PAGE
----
This learning video uses a simple analog setup to explore why earthquakes are so unpredictable. The setup is simple enough that students should be able to assemble and operate it on their own with a teacher’s supervision. The teaching approach used in this module is known as the 5E approach, which stands for Engagement, Exploration, Explanation, Elaboration, and Evaluation. Over the course of this lesson, the basic mechanisms that give rise to the behavior of the simple analog system are explained, and further elaboration helps the students to apply their understanding of the analog system to complex fault systems that cause earthquakes. It is important that students be familiar with the following prerequisite concepts before beginning the module: earth’s interior structure, plate tectonics and plate motions, properties of Earth materials, and faults and fault motions. This lesson can be completed in 50 minutes if the basic materials for construction of the analog setup are compiled prior to getting started in class. Materials needed include: two 4” x 4” wooden blocks; two screw eyes, 12x1-3/16” ; one 4”x36” sanding belt (50 Grit); one 1/3 Sheet of sandpaper (60 Grit); one rubber band; 16” of duct tape; one fabric tape measurement ; one pair of scissors; and one hot glue gun. This interactive lesson incorporates two primary types of activities during the breaks between video segments: Analog setup exploration and Guided discussions. The lesson described in this video module has been adapted from activities developed by Hubenthal, M., Braile, L., Taber, J. (2008) Redefining earthquakes and the earthquake machine. The Science Teacher, 75(1), 32-36. For more information click here.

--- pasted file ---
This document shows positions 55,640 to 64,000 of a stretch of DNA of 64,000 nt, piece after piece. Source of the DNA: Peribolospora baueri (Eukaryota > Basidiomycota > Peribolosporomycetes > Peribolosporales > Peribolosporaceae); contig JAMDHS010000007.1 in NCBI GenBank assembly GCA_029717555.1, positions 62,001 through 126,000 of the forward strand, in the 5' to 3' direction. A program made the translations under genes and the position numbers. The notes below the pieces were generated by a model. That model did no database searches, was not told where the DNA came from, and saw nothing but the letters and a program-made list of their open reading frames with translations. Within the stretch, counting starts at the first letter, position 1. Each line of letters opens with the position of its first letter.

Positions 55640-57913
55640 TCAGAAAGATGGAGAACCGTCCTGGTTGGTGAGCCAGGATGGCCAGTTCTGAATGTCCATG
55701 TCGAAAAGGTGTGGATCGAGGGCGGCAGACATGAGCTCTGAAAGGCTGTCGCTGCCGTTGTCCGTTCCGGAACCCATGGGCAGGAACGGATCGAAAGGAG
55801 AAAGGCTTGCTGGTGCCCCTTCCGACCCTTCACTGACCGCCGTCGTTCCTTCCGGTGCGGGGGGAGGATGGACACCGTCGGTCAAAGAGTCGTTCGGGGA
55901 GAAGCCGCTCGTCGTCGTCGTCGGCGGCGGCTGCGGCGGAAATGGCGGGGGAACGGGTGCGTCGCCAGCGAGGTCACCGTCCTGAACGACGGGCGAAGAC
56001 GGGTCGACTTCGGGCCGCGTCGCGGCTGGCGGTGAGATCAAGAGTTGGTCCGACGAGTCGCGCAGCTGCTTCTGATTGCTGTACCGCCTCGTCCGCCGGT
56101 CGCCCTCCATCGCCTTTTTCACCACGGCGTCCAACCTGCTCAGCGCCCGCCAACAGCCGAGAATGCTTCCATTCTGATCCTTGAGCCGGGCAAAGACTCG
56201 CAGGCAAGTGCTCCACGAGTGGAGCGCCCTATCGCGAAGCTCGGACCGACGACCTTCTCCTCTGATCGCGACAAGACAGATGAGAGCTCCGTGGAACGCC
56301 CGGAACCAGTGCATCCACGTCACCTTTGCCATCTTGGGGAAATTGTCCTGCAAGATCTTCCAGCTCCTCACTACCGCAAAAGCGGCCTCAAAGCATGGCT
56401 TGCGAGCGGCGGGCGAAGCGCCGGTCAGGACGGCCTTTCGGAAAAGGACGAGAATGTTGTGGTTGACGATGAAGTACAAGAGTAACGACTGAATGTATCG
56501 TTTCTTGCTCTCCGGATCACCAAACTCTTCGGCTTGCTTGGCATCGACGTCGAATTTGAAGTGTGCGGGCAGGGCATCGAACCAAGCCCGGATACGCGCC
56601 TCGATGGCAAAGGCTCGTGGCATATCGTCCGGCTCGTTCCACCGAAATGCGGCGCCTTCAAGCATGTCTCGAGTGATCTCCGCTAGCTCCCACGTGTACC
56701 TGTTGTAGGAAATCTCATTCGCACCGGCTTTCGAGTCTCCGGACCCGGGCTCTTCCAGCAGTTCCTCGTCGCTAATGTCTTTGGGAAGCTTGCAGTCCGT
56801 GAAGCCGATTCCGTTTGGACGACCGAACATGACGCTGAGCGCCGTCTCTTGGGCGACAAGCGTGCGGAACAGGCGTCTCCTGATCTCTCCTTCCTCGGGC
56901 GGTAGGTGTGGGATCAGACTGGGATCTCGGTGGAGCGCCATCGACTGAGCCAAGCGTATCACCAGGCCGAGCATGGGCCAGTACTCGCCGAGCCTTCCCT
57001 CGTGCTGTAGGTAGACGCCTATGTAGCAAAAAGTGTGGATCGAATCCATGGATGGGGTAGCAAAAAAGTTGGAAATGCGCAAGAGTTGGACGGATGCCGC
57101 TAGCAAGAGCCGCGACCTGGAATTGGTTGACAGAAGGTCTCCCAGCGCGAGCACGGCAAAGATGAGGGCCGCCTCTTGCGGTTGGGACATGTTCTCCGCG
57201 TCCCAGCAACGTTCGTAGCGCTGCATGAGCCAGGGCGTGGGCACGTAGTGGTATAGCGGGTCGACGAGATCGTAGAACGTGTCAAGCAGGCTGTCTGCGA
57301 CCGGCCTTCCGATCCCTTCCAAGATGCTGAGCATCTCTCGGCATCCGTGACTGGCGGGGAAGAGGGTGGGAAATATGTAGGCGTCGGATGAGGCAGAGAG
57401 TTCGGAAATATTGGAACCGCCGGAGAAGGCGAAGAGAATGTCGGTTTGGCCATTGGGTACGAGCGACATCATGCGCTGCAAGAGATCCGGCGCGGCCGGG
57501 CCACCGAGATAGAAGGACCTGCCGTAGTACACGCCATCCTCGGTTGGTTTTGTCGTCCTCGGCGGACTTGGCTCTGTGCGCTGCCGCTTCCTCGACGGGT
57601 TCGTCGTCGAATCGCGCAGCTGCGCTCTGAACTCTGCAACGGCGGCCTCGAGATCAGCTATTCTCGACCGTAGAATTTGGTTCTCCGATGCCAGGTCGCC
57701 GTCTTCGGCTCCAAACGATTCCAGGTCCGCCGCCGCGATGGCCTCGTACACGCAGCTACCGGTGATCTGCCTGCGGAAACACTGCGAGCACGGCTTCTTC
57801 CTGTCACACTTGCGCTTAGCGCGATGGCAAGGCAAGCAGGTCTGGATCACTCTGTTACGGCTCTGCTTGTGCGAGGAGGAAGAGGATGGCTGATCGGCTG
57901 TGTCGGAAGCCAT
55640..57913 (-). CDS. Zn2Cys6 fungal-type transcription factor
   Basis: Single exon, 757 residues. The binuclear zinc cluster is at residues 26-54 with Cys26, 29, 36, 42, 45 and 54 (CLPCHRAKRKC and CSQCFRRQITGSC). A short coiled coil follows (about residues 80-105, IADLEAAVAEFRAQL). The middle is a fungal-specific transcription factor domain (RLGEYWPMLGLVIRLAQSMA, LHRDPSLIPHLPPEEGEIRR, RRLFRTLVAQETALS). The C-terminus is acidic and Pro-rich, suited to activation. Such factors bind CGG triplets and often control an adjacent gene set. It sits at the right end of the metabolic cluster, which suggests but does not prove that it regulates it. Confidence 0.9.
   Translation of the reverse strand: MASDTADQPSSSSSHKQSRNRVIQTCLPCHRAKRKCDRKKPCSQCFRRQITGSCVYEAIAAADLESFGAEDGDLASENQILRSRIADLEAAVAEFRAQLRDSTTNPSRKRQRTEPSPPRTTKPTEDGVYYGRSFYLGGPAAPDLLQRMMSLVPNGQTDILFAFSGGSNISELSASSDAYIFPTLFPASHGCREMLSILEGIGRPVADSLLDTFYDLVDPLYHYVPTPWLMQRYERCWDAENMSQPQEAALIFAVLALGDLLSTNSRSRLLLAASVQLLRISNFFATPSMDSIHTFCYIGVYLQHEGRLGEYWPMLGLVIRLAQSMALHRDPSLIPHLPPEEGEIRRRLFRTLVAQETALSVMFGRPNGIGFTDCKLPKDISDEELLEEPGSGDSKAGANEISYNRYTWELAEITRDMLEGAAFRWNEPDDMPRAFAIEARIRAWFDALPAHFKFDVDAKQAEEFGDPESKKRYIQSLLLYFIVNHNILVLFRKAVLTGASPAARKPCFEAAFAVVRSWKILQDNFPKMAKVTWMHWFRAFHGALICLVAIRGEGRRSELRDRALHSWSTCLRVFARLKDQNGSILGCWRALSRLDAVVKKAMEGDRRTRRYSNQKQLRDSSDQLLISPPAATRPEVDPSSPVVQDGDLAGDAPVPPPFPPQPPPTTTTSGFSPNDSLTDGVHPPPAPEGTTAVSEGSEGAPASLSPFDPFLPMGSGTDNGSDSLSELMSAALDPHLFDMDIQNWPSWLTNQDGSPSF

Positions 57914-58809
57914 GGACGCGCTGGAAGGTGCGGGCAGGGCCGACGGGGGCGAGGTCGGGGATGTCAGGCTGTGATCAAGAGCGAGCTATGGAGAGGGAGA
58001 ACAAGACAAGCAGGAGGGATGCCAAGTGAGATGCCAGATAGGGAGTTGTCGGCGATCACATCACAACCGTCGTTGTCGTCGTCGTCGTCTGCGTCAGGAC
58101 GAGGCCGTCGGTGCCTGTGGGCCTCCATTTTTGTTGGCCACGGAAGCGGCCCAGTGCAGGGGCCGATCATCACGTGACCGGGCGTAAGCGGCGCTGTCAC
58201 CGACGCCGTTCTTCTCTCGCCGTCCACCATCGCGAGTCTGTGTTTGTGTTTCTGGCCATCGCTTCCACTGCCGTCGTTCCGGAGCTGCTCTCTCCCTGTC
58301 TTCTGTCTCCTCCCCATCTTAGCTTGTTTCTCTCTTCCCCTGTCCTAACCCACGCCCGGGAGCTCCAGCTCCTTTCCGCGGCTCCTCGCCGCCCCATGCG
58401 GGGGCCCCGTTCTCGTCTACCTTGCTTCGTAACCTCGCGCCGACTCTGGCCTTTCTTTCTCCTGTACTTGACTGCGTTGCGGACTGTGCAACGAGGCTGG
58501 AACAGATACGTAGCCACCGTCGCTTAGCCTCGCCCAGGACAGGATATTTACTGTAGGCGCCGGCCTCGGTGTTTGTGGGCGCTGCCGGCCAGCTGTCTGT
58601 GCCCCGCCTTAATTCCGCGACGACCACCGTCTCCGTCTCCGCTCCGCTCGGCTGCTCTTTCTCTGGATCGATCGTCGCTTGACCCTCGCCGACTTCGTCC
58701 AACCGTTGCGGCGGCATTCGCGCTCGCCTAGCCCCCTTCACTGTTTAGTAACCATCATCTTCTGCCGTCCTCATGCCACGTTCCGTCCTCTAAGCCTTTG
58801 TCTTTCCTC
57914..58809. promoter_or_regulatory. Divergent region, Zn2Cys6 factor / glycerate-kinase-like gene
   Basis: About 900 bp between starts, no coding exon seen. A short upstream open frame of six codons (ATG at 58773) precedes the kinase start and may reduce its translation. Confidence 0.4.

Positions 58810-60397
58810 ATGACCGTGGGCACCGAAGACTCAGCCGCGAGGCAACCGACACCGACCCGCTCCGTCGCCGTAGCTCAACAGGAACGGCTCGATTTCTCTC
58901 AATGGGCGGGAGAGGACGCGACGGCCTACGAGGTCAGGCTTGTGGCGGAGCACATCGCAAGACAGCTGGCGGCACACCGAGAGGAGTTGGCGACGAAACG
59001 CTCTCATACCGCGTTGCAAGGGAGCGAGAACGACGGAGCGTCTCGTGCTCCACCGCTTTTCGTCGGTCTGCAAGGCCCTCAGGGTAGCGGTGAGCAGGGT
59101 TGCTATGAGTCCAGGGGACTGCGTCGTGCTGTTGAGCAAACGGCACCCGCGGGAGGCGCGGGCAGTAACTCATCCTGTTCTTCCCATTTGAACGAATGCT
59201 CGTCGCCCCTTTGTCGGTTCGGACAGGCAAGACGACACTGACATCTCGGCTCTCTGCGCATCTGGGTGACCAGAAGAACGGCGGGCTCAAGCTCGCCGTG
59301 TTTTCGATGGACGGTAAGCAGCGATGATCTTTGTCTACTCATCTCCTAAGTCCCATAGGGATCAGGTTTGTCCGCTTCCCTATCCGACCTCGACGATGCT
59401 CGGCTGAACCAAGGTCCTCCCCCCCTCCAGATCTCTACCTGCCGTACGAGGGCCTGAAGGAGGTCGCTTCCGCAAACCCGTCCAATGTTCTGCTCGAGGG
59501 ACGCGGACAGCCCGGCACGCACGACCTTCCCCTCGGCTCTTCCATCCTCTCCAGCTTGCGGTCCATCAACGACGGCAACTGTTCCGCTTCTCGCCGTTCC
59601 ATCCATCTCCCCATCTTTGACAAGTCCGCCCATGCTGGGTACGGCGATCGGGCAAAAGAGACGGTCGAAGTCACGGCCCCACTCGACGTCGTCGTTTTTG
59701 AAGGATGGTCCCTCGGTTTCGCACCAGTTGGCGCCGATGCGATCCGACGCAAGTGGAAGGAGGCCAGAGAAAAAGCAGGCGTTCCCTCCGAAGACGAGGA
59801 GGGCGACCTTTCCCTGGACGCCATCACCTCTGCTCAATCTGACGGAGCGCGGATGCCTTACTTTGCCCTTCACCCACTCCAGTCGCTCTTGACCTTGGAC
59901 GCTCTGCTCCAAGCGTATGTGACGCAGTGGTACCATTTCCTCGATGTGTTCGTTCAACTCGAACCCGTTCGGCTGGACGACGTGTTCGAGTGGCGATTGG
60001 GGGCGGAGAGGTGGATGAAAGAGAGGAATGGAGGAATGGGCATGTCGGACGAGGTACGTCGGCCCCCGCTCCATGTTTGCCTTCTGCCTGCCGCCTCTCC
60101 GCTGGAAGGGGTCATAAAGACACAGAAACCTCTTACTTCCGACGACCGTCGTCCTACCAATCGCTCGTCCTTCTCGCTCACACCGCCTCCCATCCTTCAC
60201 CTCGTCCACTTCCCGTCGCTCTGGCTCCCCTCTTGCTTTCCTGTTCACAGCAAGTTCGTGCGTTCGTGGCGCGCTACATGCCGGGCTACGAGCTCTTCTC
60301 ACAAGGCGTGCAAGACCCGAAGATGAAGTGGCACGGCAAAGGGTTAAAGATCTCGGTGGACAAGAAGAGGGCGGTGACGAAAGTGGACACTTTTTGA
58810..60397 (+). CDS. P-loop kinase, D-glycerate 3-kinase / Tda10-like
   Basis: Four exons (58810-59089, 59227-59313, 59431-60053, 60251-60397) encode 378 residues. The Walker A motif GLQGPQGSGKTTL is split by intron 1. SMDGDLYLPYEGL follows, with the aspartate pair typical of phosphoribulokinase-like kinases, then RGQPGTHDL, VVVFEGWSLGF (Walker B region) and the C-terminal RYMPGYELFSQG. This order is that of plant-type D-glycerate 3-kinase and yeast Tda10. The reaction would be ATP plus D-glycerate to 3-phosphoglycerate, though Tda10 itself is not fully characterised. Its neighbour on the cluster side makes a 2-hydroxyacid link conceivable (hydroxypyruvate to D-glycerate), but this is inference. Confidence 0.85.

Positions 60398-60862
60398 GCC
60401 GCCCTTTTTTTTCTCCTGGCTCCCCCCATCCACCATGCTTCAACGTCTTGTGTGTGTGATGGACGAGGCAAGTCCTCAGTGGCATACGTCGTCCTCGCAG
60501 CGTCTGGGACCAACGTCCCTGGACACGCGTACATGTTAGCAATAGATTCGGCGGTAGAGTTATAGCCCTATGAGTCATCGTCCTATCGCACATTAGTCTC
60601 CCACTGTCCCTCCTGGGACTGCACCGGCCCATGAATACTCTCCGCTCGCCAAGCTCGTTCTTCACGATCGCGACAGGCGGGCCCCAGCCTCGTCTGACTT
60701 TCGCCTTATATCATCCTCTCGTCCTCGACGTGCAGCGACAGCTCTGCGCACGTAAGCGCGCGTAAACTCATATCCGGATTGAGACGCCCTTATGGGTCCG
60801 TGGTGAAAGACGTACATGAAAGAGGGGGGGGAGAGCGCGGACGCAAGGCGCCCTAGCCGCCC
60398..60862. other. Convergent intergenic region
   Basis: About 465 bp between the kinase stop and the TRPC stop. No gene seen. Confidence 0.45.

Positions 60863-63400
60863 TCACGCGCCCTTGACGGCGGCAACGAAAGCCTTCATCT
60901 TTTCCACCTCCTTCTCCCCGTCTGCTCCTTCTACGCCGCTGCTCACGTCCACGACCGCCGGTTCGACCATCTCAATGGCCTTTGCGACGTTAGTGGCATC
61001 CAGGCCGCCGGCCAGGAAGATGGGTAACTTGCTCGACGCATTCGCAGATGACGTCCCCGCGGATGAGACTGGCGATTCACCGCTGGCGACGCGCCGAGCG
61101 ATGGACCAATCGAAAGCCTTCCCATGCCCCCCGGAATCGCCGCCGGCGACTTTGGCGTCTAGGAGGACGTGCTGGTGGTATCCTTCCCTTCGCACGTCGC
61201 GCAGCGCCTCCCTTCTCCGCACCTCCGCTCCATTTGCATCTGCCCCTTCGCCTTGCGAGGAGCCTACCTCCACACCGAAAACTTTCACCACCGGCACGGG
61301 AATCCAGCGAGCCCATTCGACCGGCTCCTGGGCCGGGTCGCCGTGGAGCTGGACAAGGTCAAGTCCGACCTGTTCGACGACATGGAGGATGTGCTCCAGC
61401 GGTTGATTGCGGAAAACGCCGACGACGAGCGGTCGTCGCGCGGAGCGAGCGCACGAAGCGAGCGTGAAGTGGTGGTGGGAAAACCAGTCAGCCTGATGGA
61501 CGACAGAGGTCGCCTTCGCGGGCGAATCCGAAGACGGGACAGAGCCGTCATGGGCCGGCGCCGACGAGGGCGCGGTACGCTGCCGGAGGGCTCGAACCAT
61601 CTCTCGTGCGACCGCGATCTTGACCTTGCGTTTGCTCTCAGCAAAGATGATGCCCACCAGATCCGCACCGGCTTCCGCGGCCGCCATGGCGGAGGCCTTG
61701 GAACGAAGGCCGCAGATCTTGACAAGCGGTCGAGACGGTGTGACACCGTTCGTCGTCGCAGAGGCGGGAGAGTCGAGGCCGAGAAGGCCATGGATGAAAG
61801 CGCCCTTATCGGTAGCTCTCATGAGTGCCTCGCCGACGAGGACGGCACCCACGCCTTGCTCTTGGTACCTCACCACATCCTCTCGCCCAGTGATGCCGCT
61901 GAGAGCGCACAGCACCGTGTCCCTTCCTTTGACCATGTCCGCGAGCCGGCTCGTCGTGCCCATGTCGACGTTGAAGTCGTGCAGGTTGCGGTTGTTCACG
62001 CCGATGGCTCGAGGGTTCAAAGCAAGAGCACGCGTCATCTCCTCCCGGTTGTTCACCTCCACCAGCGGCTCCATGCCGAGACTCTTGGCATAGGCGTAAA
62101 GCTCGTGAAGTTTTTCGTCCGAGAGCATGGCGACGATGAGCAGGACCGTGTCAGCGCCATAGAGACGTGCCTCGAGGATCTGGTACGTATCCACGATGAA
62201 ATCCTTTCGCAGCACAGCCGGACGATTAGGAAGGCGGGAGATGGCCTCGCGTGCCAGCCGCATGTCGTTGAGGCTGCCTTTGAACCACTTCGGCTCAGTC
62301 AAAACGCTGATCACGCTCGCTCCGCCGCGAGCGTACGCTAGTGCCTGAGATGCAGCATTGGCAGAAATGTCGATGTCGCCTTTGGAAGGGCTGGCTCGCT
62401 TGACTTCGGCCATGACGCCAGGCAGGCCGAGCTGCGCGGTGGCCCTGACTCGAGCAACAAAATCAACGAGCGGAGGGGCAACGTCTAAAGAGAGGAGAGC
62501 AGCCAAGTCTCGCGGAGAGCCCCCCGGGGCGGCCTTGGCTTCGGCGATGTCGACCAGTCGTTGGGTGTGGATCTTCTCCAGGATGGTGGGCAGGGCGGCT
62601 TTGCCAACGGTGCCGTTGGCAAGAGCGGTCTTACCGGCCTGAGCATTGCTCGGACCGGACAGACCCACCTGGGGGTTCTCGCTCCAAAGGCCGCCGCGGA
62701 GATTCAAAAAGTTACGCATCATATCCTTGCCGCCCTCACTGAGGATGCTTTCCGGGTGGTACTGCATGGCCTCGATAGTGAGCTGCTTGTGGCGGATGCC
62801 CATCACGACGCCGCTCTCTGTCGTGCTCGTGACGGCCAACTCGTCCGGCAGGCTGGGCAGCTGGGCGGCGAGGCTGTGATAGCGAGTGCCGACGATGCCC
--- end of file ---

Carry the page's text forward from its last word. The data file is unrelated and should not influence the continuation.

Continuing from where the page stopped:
Zach Adam is an Emergency Education Intern at Teachers Without Borders, focusing on the crucial role that space systems such as satellites play in emergency preparedness and response efforts. Zach applies his knowledge of geosciences, astrobiology, and astronautics engineering to develop an engaging curriculum that fuses Earth and space sciences education with emergency education. For more information click here.
This site presents 12 lessons designed to educate students and teachers with little or no pre-existing knowledge of Earth and space sciences, so that they may protect themselves in the event of an earthquake. All lessons are optimized for scientific content, ease of implementation, appropriateness to the targeted grade levels (middle and high school) and cultural sensitivity.
This site, sponsored by Incorporated Research Institutions for Seismology, provides animations of the simple analog setup used in this BLOSSOMS video lesson. The animations demonstrate the concept of elastic rebound and how energy is stored and released. http://www.iris.edu/hq/programs/education_and_outreach/animations
|Can Earthquakes Be Predicted? (English, QuickTime)||English||Quicktime||Download|
|Can Earthquakes Be Predicted? (English, mp4)||English||MPEG 4||Download|
|Can Earthquakes Be Predicted? (Arabic Voiceover, Quicktime)||Arabic Voice-over||Quicktime||Download|
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|Can Earthquakes Be Predicted? (Portuguese Subtitles, Quicktime)||English-Portuguese SubtitlesEnglish-Portuguese Subtitles||Quicktime||Download|
|Can Earthquakes Be Predicted? (Portuguese Subtitles, mp4)||English-Portuguese SubtitlesEnglish-Portuguese Subtitles||MPEG 4||Download|
|Can Earthquakes Be Predicted? (English-Spanish Subtitles, mp4)||English-Spanish SubtitlesEnglish-Spanish Subtitles||MPEG 4||Download|